As we are not able to store large amounts of scrap at the church and we didn’t want to suspend the program, we never stopped taking it in (except for when the scrap yards closed entirely!) It is always harder to revive a ministry that stopped. While neither I nor the Corps of Scrap Dummies (they chose that name for themselves) are the type to object to hard work, I can tell you that it is considerably less fun to take scrap in at $30 per ton than it is at $180 per ton! I mean, we believe in keeping materials out of the landfills and in helping people get rid of unwanted metal items, but there is just something about rewards.
I object to the ‘Prosperity Gospel’ in the strongest possible terms. The point of Jesus’ atoning death and hope filled resurrection was not to fatten my pocketbook. I do not mean to say that God is unconcerned with the prosperity of His people. But I cannot find the promise that we should all be millionaires and I can find the warnings about the dangers of being millionaires (needles eyes, bigger barns, treasure/heart co-location et al). But my objections to the Prosperity Gospel do not at all mean that I miss the Biblical emphasis on rewards. Like when Jesus preached to the poor and persecuted about how great their reward would be in heaven or to the humble givers about how even a cup of water given in His name would not lose its reward. Or, as per Revelation 11:18 – when the time comes at last to reward the bond servants of God.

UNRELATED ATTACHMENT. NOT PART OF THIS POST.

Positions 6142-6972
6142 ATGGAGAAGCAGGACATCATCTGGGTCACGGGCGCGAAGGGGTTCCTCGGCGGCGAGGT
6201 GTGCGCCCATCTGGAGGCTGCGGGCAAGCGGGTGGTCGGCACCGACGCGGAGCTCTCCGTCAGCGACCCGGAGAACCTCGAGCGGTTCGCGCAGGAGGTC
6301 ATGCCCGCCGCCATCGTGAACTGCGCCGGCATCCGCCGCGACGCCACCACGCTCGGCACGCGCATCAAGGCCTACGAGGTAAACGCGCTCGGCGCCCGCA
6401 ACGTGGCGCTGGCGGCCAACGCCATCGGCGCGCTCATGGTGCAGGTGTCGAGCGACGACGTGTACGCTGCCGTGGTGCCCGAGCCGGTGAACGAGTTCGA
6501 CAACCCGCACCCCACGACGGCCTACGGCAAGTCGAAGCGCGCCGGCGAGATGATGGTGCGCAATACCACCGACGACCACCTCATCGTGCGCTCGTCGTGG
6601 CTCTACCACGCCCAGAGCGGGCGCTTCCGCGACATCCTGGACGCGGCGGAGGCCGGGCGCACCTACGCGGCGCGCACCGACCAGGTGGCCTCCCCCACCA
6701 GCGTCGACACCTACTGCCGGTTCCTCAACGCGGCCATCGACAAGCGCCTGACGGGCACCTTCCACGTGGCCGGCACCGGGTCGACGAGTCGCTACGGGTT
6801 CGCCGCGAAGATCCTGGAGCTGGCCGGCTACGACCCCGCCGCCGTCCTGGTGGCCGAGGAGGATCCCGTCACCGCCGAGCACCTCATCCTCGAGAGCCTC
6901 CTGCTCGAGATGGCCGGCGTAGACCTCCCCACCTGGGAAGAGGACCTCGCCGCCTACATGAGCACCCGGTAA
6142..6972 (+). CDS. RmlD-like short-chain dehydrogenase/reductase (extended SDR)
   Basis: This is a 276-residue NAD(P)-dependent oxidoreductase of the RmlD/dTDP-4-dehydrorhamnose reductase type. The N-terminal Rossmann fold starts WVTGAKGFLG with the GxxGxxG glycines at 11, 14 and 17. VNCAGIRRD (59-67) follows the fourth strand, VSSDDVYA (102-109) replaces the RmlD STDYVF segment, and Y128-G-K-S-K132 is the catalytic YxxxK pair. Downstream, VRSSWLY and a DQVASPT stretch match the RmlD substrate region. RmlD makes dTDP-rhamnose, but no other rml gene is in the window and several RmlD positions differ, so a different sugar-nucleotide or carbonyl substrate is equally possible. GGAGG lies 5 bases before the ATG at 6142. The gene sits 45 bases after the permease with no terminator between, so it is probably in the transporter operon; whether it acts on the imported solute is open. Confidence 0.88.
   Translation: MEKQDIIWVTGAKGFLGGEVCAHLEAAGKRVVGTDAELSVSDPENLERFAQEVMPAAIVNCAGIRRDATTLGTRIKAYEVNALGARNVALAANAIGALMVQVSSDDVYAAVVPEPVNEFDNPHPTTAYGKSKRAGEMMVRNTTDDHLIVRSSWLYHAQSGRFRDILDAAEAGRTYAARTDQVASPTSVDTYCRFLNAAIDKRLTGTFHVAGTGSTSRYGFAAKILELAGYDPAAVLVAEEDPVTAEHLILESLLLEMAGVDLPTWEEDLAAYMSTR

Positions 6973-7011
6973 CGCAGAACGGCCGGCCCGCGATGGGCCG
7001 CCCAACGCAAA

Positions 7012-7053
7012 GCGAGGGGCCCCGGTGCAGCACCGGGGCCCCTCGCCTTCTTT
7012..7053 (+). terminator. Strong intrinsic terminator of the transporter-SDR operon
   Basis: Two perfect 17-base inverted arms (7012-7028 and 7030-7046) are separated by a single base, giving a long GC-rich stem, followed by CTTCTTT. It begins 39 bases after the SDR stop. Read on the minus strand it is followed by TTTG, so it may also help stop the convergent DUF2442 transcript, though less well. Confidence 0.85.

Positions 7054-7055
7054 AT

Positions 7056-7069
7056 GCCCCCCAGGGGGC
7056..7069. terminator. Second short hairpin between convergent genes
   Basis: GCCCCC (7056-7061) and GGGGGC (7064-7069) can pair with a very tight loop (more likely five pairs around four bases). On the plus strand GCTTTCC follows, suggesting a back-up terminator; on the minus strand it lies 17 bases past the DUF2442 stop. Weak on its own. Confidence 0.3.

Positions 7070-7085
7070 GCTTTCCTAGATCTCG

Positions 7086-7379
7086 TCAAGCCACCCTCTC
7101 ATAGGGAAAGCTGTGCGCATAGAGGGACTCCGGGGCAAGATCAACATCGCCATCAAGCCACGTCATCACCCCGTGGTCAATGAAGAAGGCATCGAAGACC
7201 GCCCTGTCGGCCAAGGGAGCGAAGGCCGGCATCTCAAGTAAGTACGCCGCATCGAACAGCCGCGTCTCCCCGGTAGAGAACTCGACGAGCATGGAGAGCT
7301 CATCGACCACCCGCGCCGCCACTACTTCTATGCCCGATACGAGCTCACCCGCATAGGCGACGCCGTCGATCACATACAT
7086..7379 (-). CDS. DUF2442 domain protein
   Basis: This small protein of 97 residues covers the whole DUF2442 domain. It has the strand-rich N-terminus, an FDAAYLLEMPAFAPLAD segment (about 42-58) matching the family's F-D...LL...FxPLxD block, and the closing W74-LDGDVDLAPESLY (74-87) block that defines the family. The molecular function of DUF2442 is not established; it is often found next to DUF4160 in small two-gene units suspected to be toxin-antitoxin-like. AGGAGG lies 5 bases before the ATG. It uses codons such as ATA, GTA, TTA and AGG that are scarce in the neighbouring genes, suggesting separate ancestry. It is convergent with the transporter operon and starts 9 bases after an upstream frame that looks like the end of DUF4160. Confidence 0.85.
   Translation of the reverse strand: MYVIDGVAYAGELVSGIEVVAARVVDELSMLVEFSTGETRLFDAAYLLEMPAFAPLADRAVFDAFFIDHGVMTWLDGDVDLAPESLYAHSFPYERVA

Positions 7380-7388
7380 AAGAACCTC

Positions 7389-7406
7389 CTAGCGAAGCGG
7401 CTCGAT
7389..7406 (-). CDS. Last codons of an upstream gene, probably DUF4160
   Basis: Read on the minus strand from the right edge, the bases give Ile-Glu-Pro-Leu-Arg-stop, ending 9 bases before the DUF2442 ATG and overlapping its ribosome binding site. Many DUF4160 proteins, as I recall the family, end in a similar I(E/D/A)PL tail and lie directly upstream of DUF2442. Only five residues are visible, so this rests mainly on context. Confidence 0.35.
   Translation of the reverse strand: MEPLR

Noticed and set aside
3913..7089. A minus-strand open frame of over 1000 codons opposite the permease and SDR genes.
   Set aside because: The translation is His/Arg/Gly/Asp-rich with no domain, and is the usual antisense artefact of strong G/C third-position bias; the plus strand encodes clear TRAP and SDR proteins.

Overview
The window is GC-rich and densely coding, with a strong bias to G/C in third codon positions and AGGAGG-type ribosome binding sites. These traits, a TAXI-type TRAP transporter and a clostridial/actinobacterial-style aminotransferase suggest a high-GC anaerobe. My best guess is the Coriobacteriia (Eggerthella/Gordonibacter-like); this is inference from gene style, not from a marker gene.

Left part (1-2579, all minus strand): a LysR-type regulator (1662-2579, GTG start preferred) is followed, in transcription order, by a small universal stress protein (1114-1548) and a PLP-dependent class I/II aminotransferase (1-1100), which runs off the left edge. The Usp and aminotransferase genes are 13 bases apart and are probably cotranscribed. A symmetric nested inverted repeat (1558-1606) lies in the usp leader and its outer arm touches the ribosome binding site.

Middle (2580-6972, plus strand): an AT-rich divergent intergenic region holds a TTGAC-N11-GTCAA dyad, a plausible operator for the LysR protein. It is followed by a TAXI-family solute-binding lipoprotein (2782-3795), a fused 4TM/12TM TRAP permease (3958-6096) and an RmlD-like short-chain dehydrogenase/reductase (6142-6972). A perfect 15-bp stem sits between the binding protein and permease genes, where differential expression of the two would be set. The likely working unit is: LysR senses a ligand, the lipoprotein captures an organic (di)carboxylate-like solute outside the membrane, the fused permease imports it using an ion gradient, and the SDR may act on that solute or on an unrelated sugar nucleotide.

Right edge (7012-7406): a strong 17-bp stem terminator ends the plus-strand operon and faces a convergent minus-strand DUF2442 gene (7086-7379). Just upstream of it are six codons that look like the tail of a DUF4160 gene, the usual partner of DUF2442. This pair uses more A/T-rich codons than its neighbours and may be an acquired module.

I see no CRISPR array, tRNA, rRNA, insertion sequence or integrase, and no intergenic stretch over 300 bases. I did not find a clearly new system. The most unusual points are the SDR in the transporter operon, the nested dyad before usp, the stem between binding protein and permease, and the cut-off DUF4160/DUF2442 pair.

I know the promises about the righteous not begging for bread but there’s a lot of territory between not having to beg for bread because you can’t work or can’t find work and being independently wealthy past the need of having to work at all! And somewhere in there, peace and love and righteousness must be reckoned as reward enough for the time at hand and eternal life in the world to come as more than just recompence for all.
I am not complaining about people who have money and I truly admire those who can have great wealth without it ruining their spirit. More, I greatly appreciate the ministry many have made possible by their wealth. Nor was I just whistling Dixie when I said it was more fun to take in scrap at $180 per ton that at $30 per ton. But we never quit taking in scrap. In the end, whatever passes before then, I will be thrilled just to hear – ‘Well done thou good and faithful servant, enter into the joys of thy master.’
I have always loved trees. In my childhood, much to the dismay of the adult population in general, I loved to climb trees. What else were they there for?! Well, as it turned out, adults had funny ideas about the answers to that question. They valued trees for such silly reasons as –
Right up into my young adult years, I never saw a tree I didn’t want to climb – all the way to the top if possible. There was this tall tulip tree on the high ground of our farm and when you got way up to the top you could look down on all the buildings, the county road and the tops of the trees in the lower woodlot all while swaying pleasantly in the breeze! There were some catalpas in my maternal grandparents front yard which measured the years of my growing by how far up into them I could get at the time. There were many other individual trees I could mention but you get the picture.